Tipped to unite the status-quo parties, Imran Khan has already brought female parliamentarians of all hues on a single platform. On Monday, they joined voices to condemn a statement by the PTI chief in which he opposed reserved seats for women in the assemblies. Mr Khan’s argument was that the women who entered the assemblies on these seats were not directly elected. Though he did subsequently suggest that some sort of system should be developed to elect rather than nominate female lawmakers to reserved seats, his earlier comment raised concerns about his intentions regarding the support that women still need in Pakistan to ensure that they are adequately represented in parliament.

Despite Mr Khan’s qualifications of this comment, the female legislators’ alarm about it was understandable, the result of a genuine concern about any potential changes to the system that might impact women’s representation. Reserved seats are an unfortunate necessity, the continuing need for them a grim reminder of how the group the quota seeks to benefit is still being denied equal opportunities in politics. In an ideal world the most promising candidates would be allowed to represent their parties, contesting against all other candidates regardless of their gender or religion. But Pakistan has not yet provided girls and women with the opportunities that would allow them to enter the public sphere, and especially politics, as equal participants. Mr Khan is right in wishing for a more active role for women in politics. But until that day arrives, there will have to be systems in place to ensure that women’s voices are heard in parliament, particularly to represent a section of the population whose needs are routinely overlooked; the legislative work that has been done during this administration and the last to protect women’s rights is testament to that. Since Mr Khan is in the process of learning the nitty-gritty of the system, he would do well to be more conscious of the struggles Pakistani women face in his future comments on their role in society.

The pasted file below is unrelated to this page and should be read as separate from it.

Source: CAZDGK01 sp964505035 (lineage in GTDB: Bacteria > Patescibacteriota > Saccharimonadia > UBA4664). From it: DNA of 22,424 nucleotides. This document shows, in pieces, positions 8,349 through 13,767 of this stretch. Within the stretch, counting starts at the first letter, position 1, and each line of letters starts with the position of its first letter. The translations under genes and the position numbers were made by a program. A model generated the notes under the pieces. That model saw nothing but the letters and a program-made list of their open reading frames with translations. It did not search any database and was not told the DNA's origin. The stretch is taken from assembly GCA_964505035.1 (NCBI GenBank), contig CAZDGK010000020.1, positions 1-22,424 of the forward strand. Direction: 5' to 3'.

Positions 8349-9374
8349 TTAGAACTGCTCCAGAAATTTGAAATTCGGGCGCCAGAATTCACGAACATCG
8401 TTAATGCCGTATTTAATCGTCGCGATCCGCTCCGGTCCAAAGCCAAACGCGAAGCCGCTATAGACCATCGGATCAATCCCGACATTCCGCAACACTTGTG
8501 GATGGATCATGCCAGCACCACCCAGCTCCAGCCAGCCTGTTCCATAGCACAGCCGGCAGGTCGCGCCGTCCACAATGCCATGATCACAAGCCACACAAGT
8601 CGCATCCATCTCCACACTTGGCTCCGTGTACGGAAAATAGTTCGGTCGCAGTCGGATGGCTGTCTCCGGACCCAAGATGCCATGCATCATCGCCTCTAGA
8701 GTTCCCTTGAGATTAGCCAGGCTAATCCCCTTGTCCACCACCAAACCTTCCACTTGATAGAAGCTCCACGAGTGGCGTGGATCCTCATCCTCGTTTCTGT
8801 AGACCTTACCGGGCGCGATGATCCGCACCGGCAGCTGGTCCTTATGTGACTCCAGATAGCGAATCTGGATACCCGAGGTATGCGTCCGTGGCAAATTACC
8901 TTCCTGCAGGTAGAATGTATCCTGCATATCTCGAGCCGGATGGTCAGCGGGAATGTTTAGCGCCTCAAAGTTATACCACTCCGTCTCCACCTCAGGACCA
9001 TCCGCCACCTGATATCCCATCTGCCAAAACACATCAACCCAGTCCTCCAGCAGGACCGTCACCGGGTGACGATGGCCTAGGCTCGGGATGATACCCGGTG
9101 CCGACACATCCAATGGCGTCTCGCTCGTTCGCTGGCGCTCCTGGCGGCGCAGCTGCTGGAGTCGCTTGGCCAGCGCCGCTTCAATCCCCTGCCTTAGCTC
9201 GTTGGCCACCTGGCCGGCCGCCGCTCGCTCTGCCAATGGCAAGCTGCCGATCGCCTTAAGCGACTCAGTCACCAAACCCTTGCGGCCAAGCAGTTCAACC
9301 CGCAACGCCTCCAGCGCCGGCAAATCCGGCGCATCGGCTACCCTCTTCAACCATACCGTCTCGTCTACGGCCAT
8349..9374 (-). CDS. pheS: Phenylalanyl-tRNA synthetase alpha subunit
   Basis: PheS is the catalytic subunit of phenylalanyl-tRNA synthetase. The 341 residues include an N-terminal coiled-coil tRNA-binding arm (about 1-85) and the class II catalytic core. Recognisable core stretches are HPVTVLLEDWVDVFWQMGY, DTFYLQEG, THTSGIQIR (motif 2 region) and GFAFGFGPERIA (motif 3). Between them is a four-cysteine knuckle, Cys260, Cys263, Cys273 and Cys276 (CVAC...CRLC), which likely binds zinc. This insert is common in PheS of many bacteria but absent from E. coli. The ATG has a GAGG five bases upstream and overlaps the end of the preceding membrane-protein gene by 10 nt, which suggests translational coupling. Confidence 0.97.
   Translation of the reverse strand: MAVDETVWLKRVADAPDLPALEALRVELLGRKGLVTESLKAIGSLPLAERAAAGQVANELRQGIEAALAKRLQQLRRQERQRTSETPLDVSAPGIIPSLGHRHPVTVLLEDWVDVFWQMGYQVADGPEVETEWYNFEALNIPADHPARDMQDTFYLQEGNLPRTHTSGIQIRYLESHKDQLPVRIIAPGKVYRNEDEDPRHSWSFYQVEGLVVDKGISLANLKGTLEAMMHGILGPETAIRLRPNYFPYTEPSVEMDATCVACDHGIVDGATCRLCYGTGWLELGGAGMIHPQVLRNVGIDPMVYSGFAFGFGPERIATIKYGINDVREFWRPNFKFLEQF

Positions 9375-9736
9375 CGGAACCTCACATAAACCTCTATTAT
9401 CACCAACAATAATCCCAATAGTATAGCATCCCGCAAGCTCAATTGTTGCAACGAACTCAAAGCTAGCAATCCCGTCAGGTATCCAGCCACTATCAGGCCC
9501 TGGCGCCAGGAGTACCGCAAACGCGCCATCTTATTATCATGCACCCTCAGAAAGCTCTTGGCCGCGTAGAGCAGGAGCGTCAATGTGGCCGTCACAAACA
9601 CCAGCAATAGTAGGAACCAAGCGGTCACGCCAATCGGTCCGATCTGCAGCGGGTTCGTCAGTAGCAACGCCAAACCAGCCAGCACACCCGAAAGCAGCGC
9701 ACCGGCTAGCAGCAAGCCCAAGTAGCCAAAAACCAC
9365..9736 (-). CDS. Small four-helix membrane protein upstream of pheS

Updated Dec 19, 2012 12:05am

More From This Section

Militant groups in Punjab

THE Punjab government, in response to a report in this newspaper, has furnished statistics pertaining to the last ...

Surge in Karachi violence

IN the midst of a spate of sectarian killings in Karachi and with tortured bodies turning up in and around the...

Autonomy for State Bank

THE IMF doesn’t seem happy with the quantum of independence the government plans to give the State Bank of ...

No housing for the poor

AFTER several weeks of back and forth, for many residents of Islamabad it appears that the worst is about to happen....

Comments (Closed)


Circumbulator
Dec 19, 2012 05:57am
Khan is right, reserved seats should be done away with and some other electoral systemn put in its place. One that genuinely represents the women electorate. Maybe a separate election process for women. What have the current lot of reserved women done to ameliorate the condition of women in Pakistan, nothing substantial. Women are still being treated as chattel. These women are selected purely on the whim and fancy of the men in power. How many of these so called representatives enriched themselves, including those in the cabinet is worth looking into.
Shakeel N
Dec 19, 2012 01:36pm
Imran Khan never said this. He did not oppose the women reserved seats. Though he opposed the existing mechanism of selecting women for those reserved seats. Currently the “selected” women in parliament are either relative of party leaders or favorite of them. This should be changed for genuine women representation in parliament. They should be elected through “separate women election”. For those who dont know the issue, please refer to the link: http://tribune.com.pk/story/403638/reserved-seats-for-women/